***** NOT A TEACHER *****
(1) Excellent question. Until a teacher answers you and me, may I offer a few
(a) I believe that "deciding to leave" is called a participial phrase (or "clause"
in some books).
(i) As you can see, it is attached to "I." That is, it modifies "I."
(2) In your language, are there many ways to express an idea? Well, so are there
(3) I think that the idea in your sentence could be expressed in these ways:
I decided to leave. I packed my clothes and left a note to say that I had gone.
Because I had decided to leave, I packed my clothes and left a note to say that I had gone. (adverbial clause "because I had decided to leave.")
Deciding to leave, I packed my clothes and left a note to say that I had gone.
As you can see, the third sentence is shorter and expresses your idea faster.
Of course, I think that this kind of sentence is usually limited to writing. It would
sound kind of funny if your conversation were filled with this kind of construction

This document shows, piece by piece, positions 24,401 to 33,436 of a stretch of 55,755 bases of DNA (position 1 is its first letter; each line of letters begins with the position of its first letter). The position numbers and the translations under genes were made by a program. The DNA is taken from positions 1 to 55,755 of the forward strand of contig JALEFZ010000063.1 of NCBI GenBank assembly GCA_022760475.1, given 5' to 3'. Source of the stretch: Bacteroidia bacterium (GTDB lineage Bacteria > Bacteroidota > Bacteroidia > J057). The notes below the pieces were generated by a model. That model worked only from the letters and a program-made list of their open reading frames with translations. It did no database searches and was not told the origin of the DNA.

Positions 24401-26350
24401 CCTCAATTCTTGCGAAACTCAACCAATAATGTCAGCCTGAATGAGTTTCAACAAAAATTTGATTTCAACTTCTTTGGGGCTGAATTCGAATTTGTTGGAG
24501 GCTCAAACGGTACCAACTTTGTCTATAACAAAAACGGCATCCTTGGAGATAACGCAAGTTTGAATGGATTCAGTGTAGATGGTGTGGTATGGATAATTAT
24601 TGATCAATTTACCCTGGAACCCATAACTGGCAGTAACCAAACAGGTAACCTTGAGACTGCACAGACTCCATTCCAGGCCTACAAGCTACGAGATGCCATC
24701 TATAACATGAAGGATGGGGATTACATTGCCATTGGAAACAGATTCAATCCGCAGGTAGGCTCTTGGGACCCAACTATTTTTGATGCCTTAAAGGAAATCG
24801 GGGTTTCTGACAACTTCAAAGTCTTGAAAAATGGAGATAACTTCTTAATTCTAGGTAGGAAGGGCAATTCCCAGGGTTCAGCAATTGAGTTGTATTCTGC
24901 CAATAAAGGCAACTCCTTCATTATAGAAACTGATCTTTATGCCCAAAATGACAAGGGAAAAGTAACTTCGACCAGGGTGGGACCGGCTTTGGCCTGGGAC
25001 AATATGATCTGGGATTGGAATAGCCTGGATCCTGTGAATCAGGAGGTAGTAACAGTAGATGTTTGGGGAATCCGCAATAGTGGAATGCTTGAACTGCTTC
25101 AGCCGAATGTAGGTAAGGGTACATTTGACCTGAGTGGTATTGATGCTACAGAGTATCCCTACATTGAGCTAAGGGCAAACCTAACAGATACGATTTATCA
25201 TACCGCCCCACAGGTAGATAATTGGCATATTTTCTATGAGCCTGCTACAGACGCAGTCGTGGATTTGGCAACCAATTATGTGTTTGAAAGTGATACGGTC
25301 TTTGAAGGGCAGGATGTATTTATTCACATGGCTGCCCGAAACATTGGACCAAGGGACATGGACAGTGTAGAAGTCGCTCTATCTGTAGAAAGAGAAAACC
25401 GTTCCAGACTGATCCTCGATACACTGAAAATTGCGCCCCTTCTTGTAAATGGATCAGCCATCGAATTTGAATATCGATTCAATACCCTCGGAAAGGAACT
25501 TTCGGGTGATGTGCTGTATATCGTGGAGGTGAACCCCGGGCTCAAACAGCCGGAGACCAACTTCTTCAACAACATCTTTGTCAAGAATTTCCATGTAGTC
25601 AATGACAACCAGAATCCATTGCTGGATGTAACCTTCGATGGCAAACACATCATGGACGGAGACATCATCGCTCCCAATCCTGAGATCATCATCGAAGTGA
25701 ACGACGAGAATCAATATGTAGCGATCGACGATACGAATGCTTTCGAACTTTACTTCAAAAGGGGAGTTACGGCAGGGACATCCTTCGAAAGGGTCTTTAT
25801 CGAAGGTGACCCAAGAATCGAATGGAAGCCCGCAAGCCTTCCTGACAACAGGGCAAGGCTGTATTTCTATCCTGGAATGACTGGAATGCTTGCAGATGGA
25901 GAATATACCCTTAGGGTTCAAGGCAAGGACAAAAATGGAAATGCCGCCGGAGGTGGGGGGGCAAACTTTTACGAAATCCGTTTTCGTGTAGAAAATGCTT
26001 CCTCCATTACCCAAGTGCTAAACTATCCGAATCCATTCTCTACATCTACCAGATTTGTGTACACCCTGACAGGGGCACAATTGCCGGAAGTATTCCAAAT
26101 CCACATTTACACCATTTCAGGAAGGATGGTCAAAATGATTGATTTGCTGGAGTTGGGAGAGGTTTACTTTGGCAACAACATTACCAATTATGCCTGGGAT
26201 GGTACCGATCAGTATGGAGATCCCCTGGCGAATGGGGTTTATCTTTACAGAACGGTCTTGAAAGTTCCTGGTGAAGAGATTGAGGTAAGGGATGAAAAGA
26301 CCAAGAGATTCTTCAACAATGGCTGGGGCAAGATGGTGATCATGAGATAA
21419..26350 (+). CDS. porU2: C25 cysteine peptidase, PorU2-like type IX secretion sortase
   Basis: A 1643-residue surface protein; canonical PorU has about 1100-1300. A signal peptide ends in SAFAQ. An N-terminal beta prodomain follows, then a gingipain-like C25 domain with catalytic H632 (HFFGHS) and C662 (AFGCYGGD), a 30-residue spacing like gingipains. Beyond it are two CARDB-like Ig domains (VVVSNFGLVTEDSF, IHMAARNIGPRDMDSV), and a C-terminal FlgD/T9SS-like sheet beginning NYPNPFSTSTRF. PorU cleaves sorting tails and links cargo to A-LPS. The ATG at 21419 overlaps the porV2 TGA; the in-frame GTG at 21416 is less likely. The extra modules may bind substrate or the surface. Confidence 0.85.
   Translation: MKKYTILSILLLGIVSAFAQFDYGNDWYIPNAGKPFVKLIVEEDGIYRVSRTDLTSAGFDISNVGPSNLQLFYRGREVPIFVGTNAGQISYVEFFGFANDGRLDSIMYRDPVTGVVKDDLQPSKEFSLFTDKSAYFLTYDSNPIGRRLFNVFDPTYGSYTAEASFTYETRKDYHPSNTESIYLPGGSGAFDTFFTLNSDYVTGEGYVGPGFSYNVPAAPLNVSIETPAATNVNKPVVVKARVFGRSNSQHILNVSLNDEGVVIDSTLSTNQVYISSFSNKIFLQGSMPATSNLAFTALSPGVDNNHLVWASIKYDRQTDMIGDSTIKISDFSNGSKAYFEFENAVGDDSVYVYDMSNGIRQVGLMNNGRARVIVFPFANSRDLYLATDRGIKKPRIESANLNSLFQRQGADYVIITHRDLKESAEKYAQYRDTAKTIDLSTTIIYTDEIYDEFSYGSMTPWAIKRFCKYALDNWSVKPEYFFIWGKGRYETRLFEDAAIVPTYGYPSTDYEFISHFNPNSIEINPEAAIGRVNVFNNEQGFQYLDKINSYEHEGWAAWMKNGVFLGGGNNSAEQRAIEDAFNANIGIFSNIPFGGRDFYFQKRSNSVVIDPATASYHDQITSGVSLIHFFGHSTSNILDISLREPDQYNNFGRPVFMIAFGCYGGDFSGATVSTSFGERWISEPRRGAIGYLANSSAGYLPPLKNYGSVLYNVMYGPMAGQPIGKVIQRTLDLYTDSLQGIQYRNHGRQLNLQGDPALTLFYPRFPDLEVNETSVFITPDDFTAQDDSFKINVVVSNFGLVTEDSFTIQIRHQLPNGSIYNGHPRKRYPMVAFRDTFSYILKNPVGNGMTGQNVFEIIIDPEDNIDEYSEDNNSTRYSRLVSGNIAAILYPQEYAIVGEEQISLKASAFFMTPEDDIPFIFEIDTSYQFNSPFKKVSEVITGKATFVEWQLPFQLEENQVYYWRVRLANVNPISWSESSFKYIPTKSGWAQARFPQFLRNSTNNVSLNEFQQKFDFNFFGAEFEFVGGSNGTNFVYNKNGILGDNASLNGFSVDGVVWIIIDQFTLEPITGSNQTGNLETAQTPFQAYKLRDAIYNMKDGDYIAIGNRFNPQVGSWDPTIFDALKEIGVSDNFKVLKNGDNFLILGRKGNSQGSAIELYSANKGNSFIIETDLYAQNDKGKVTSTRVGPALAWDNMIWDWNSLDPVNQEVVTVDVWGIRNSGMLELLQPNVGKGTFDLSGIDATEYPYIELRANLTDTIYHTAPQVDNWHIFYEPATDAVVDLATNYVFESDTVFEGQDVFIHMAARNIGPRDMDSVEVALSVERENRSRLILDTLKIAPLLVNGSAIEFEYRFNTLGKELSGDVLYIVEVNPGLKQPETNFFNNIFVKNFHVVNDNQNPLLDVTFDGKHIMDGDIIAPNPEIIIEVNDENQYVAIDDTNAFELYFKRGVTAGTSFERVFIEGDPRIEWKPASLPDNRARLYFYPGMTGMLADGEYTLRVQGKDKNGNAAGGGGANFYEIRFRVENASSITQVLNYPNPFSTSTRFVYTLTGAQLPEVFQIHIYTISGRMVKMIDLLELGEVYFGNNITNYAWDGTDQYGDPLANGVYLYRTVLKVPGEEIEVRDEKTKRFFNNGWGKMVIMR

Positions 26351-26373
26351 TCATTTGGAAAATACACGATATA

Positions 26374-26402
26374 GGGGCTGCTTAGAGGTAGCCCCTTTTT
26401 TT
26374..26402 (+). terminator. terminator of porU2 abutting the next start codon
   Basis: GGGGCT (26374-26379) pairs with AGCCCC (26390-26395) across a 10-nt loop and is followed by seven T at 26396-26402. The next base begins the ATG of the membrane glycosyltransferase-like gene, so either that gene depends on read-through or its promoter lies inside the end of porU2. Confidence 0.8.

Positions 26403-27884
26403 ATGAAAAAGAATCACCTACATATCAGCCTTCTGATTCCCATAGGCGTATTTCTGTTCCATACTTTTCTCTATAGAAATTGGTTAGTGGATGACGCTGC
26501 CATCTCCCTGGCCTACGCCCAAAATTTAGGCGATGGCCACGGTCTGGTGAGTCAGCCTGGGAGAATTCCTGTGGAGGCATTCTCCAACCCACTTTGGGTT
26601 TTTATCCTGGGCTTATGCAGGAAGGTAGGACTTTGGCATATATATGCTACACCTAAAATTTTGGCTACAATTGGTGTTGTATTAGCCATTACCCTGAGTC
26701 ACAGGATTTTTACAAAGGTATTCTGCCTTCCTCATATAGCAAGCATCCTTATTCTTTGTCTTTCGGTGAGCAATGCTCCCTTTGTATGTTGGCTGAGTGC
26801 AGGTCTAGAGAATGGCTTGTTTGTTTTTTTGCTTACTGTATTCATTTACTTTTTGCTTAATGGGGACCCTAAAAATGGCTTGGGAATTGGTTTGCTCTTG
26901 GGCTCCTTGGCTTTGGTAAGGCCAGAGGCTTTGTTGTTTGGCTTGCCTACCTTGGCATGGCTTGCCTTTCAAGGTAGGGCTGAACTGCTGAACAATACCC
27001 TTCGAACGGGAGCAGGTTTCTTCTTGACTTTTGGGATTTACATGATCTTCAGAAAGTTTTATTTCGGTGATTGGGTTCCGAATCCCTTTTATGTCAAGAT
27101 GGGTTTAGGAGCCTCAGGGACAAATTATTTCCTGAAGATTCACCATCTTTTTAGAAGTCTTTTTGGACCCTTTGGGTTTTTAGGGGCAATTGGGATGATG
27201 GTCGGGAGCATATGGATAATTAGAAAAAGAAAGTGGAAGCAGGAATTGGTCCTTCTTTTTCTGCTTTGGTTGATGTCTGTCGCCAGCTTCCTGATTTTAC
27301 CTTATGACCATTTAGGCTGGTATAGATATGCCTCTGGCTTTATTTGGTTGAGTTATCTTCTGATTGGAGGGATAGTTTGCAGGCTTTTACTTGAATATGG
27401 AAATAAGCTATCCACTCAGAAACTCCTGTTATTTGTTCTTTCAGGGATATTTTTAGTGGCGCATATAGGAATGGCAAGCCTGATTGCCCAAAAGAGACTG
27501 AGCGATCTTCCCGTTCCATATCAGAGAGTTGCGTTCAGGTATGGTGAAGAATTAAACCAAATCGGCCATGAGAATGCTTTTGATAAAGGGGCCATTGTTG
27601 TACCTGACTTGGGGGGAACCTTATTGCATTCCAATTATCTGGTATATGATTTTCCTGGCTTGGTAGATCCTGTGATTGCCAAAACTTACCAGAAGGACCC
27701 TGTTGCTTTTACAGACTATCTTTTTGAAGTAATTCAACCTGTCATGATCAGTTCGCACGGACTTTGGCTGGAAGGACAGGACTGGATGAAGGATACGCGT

Careful! If you decide to use this kind of construction (in writing!), do not make the
mistake that many learners (and native speakers) make. Always make sure that
the person who is doing something is clear to the reader.
Here is a humorous example from The Grammar Book (by Mesdames Celce-Murcia
Following the recipe, my cake was a great success.
This sentence says that my cake followed the recipe. Of course, a cake cannot
follow a recipe. I am the one who followed the recipe. So this would have to be
rewritten something like this (the following is only my sentence):
Following the recipe, I made a cake that was a great success.
(Do you notice that "following the recipe" is attached to "I"? In other words:
I followed the recipe. I made a cake that was a great success.
Because I followed the recipe, I made a cake that was a great success.
(In writing only!) Following the recipe, I made a cake ....)